first_imgWe’ve gotten used to new technology that comes along and renders obsolete the old tech it displaces. But there are also plenty of instances where the new meshes nicely with the old, changing the world in amazing and unforeseen ways. That’s what I thought when I stumbled across an article from BusinessWeek about a five-employee startup company in Maine called Advanced Infrastructure Technologies (AIT). This outfit unites innovative new materials with one of humanity’s hoariest engineering accomplishments: the construction of the arched bridge. Specifically, the company has designed a system that allows for the building of a new bridge in as few as 10 days, with no heavy equipment involved. What’s more, these structures—because they offer greater protection from corrosive factors like weather and salt—are projected to have a longer life than those made with traditional construction techniques. Although materials are a bit costlier, that’s more than offset by savings in labor. AIT’s technique involves using concrete-filled, carbon fiber-reinforced polymer composite tubes. Many people probably still think of carbon as the stuff that makes up the human body or the end of a graphite pencil, or what is left over after you burn paper. OK, most know that it also makes diamonds. But turning it into a fiber that’s strong enough to replace steel in bridge arches? That doesn’t seem possible. Yet it is. Here’s how the process—”Bridge in a Backpack,” as it’s known—works: CF is possible because of one of the peculiarities of carbon is that it can exist in a number of different forms (allotropes), depending on the way the atoms bond together. Each of these allotropes—which can be fashioned by nature into coal and by man into buckyballs and nanotubes—will have very different properties. For example, each carbon atom in a diamond is covalently bonded to four other carbons in a tetrahedron. These tetrahedrons together form a three-dimensional network of six-membered carbon rings. Graphite, on the other hand, consists of sheets of carbon atoms (“graphene” sheets) arranged in a regular hexagonal pattern. The structure of CF is similar to graphite, with the difference being in the way the graphene sheets interlock. One surprising fact is that while carbon fibers are generally thought of as a space-age material, their lineage actually dates back to the late 1800s. Thomas Edison used carbon fibers in his early light bulb filaments, which required the ability to conduct electricity while remaining fire resistant and capable of enduring the intense heat needed to create incandescence. In order to make the fibers, you start with a raw material, or precursor. Edison took a cellulose-based precursor such as bamboo and baked it at high temperature in a controlled atmosphere in a carbonization process known as “pyrolysys.” It’s similar to what we still do today. The technology took a long time to evolve. Bamboo and other such materials were not replaced as precursors until the introduction of rayon into the process in the late 1950s. That yielded the first high-tensile-strength fibers. Shortly thereafter, in the early 1960s, modern CF arrived with the discovery that polyacrylonitrile, derived from petroleum, was the ideal precursor. However, this early manufacturing process produced a fiber that was only 55% carbon. At present, polyacrylonitrile is still the source of 90% of the world’s carbon fiber, but purification has improved dramatically, with standardization of quality coming in 1990. The precursor is now stretched into long strands, and then heated to a very high temperature without allowing it to come in contact with oxygen. Without oxygen, the fiber cannot burn. Instead, the high temperature causes the atoms to vibrate violently until most of the non-carbon atoms are expelled. This method of carbonization leaves a fiber that’s nearly 100% carbon. Carbon fibers are relatively expensive when compared to similar products such as glass or plastic fibers, due to the manufacturing process being slow and energy intensive. But their properties—high stiffness, high tensile strength, low weight, high chemical resistance, high temperature tolerance, and low thermal expansion—make them desirable for particular applications, especially when combined with resins and molded. (If perchance you have some DIY home projects that might benefit from carbon fiber molding, you can have a go at it, beginning with this tutorial.) That is to say, CF by itself is an interesting material, but alone it’s of little value in structural applications. What really kicked its usage into high gear was what happened when it was added to different kinds of resins to create composites, generally termed “carbon-fiber-reinforced polymers” (CFRPs). You may remember the first composite tennis racquets, which revolutionized the game in the early 1980s. And as soon as they could, golfers of a certain age began choosing carbon fiber (usually mischaracterized as “graphite”) shafts instead of steel for their clubs, because the former are more forgiving and much easier on older bodies. Even before that, though, governmental and private aerospace efforts had been quick to embrace the possibilities. Carbon fiber composites’ favorable strength-to-weight ratio means weight savings of 20-30% over heavier metals. Thus it began to replace steel and aluminum—wherever possible consistent with safety—in airplanes and helicopters… a godsend for the Air Force. But commercial interests weren’t far behind. Weight reduction is everything in the airline business. A modern jet aircraft is apt to have carbon fiber all over the place: in its fairings, landing gear, engine cowls, rudder, elevators, flaps, fin boxes, doors, floorboards, and many other components. Much the same happened in extraterrestrial craft. CF has gone into space with NASA and on to the moon. Again, weight considerations are paramount when lifting off from the earth. But equally important is a lower ablation rate (i.e., the speed at which a material is stripped away by the friction of reentry), along with higher bulk density, superior mechanical strength, and high modulus (inelasticity). Carbon fiber composites—including carbon-carbon, which consists of CF-reinforced graphite—that have been densified fill the bill, and are used in nose tips and heat shields. The space shuttle was largely dependent on CF materials. CF/epoxy composites made up the payload bay doors and the shuttle’s remote manipulator arm. Likewise for satellites, which require high specific stiffness and dimensional stability to combat the large temperature swings in space. Thus similar composites are employed in fabricating antenna ribs and struts. Lately, there has also been much publicity about unmanned aerial vehicles (UAVs), or drones, as they are more commonly called. UAV bodies are likely to be made of CF materials. So are the gondolas and tail fins used in blimps. But carbon fiber is not only found in such esoteric arenas. It’s very much a part of the more grounded aspects of life. For example: Race cars—The sport has used the tech to create faster cars with lighter bodies. Among NASCAR and Formula 1 race cars, each of them has a body constructed from carbon fiber composites. Street wheels—While the cost of CF bodies for cars has put them beyond the reach of ordinary consumers (i.e., those who can’t afford Lamborghinis), that’s about to change. CF’s properties make it ideal for electrics, where lighter weight means longer distances between battery charges. BMW plans to be first to market with its electric city car, the i3, slated for release in 2014. Despite the higher cost of a CF body structure, the company will realize savings in the water and electricity needed to make it; thus the i3 will be marketed for about the same cost as conventional 3 Series models. BMW concedes the risk involved, but chances are it will not be the last company to make this leap. Sporting goods—We’ve already mentioned tennis racquets and golf clubs. But that’s just the beginning. CF has also become an integral part of such products as sailboats, rowing shells, canoes, bicycles, motorcycles, tripods, fishing rods, hockey sticks, paintball equipment, archery shafts, tent poles, protective helmets, pole vaulting poles, and pool cues. Shoe manufacturers use carbon fiber as a shank plate in some basketball sneakers to keep the foot stable. Music—Increasingly, CF is finding its way into such things as drum shells, bagpipes, and stringed instrument bodies. It also goes into high-end audio loudspeakers, and musical accessories such as violin bows and guitar pickguards. Building retrofits—CFRP can be applied to enhance shear strength of reinforced concrete by wrapping fabrics or fibers around the section to be strengthened. Wrapping a building column can also improve its ductility, greatly increasing the resistance to collapse under earthquake loading. Such seismic retrofit is a major and very cost-effective application in earthquake-prone areas, since it is much more economic than alternative methods. The use of ultra-high modulus CFRP is also one of the few practical methods of strengthening cast-iron beams, to which it can be bonded. Infrastructure—Prestressed concrete cylinder pipes (PCCP) account for the vast majority of water transmission mains in the US. But they are prone to corrosion and gradual deterioration. Failures of PCCP are usually catastrophic and affect large populations. But over the past decade, CFRPs have been utilized to line PCCPs internally, resulting in a strengthened structural system. Inside a PCCP, the CFRP liner acts as a barrier that controls the level of strain experienced by the steel cylinder in the host pipe. The composite liner enables the steel cylinder to perform within its elastic range to ensure the pipeline’s long-term performance is maintained. Medicine—The poster boy (at least, before his arrest on suspicion of murdering his girlfriend) for carbon fiber prosthetics was South Africa’s Oscar Pistorius, who ran in the Olympics on his CF legs. Weapons—CF can substitute for metal, wood, and fiberglass in many areas of a firearm in order to reduce overall weight. Carbon fiber is also a popular material in crafting the handles of high-end knives. Other consumer products (with the caveat that many of these currently are expensive vanity items)—These include such things as wallets, money clips, belts, corkscrew bodies, organizer trays, iPhone cases, license plate frames, attachés and briefcases, laptop stands, duffle bags, sunglass and eyeglass frames, toilet seats, luxury bathtubs, coffee tables, table lamps, pens, sushi plates, and, yes, cigar cutters. All of this merely scratches the surface. The fact of the matter is that carbon fiber has in a relatively short time become an integral part of modern life. New applications are popping up literally on literally a daily basis. Usage is expected to drive a $13+ billion/year business by 2015. That figure will be amplified a great deal as cheaper, more efficient manufacturing techniques are developed. If carbon fibers were suddenly to disappear, we’d be up the proverbial creek without a (CF) paddle… [Doug Hornig is a senior editor for Casey Extraordinary Technology.]center_img Whether AIT will be able to convince a sizeable chunk of the notoriously conservative construction industry that this is in fact a better approach remains to be seen. But so far, it has been involved in the construction of 13 bridges, mostly in Maine, Massachusetts, and Michigan. In any event, the unlikely image of bridge supports made out of fiber got me to wondering just what other uses there might be for this miracle material. I knew that my golf club shafts use it, for example, and that it’s in some car parts which used to be metal. But where else do we find it? Well, turns out that it’s just about everywhere. First, though, just what is it anyway? Carbon fiber, or CF, is a material made up of carbon atoms bonded together in crystals along the long axis into filaments about 5-10 μm (micrometers) in diameter. This is what one such filament looks like; it’s laid atop a human hair for comparison purposes.last_img read more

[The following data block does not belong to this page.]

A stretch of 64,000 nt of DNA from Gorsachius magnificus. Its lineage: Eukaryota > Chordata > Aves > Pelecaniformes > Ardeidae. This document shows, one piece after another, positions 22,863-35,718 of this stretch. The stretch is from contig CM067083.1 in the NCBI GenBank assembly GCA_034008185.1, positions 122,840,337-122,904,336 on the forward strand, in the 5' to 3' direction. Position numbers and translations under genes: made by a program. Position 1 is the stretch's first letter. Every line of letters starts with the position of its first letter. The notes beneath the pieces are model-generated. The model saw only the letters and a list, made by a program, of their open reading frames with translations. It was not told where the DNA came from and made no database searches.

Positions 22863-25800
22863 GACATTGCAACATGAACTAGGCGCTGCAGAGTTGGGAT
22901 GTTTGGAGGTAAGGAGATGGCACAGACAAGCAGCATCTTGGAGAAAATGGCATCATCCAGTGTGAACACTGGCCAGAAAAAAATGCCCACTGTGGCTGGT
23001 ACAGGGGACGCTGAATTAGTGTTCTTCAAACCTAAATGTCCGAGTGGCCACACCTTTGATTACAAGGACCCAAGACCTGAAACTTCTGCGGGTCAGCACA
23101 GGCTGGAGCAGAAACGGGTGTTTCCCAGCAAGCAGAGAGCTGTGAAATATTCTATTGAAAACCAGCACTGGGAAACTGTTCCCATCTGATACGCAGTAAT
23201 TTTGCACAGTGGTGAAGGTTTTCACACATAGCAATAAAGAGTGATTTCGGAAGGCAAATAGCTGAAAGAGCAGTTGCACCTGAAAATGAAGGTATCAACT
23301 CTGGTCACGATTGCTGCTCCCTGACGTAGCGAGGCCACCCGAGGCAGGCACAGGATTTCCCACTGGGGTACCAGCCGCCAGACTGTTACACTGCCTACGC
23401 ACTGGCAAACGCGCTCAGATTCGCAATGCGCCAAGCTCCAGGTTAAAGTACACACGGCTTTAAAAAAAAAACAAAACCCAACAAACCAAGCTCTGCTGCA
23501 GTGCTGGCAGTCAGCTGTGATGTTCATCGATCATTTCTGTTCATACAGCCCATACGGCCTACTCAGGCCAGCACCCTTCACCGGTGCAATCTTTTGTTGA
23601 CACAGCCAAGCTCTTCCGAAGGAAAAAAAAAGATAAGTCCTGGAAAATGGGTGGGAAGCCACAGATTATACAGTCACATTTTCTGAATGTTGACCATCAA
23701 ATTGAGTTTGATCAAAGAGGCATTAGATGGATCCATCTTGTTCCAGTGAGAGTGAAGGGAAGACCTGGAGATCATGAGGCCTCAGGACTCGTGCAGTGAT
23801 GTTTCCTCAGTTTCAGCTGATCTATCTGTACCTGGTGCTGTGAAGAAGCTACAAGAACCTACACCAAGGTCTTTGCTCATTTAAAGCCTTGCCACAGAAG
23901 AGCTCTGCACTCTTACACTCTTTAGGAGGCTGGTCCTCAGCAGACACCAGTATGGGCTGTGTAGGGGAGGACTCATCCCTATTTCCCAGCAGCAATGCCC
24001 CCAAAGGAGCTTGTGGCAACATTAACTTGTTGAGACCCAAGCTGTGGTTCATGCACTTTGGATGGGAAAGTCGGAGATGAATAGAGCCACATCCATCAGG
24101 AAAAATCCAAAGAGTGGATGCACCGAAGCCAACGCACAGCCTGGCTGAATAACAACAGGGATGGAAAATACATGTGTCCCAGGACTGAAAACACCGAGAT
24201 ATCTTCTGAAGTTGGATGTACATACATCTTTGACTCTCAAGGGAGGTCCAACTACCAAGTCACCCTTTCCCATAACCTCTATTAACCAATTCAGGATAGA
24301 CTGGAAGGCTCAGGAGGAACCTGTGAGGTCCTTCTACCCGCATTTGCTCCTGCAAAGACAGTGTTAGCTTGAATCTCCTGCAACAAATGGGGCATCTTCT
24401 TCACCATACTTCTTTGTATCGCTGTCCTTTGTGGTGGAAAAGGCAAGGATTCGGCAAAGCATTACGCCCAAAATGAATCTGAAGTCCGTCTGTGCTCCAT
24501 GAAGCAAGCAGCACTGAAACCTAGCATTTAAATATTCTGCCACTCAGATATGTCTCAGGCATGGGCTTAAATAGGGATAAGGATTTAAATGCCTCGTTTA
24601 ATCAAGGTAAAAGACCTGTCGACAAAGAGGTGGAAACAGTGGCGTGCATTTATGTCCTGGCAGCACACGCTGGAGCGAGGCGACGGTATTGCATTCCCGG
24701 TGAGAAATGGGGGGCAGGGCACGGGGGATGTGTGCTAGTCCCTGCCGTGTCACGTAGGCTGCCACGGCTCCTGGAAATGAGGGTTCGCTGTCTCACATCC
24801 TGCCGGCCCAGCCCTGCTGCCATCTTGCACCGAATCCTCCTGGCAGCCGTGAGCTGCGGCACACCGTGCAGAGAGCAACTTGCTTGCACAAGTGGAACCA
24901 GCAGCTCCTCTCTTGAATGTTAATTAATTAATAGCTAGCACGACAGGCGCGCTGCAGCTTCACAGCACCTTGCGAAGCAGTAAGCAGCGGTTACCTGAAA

Sorry Truckers Volvos Autonomous Vehicles Can Handle it From Here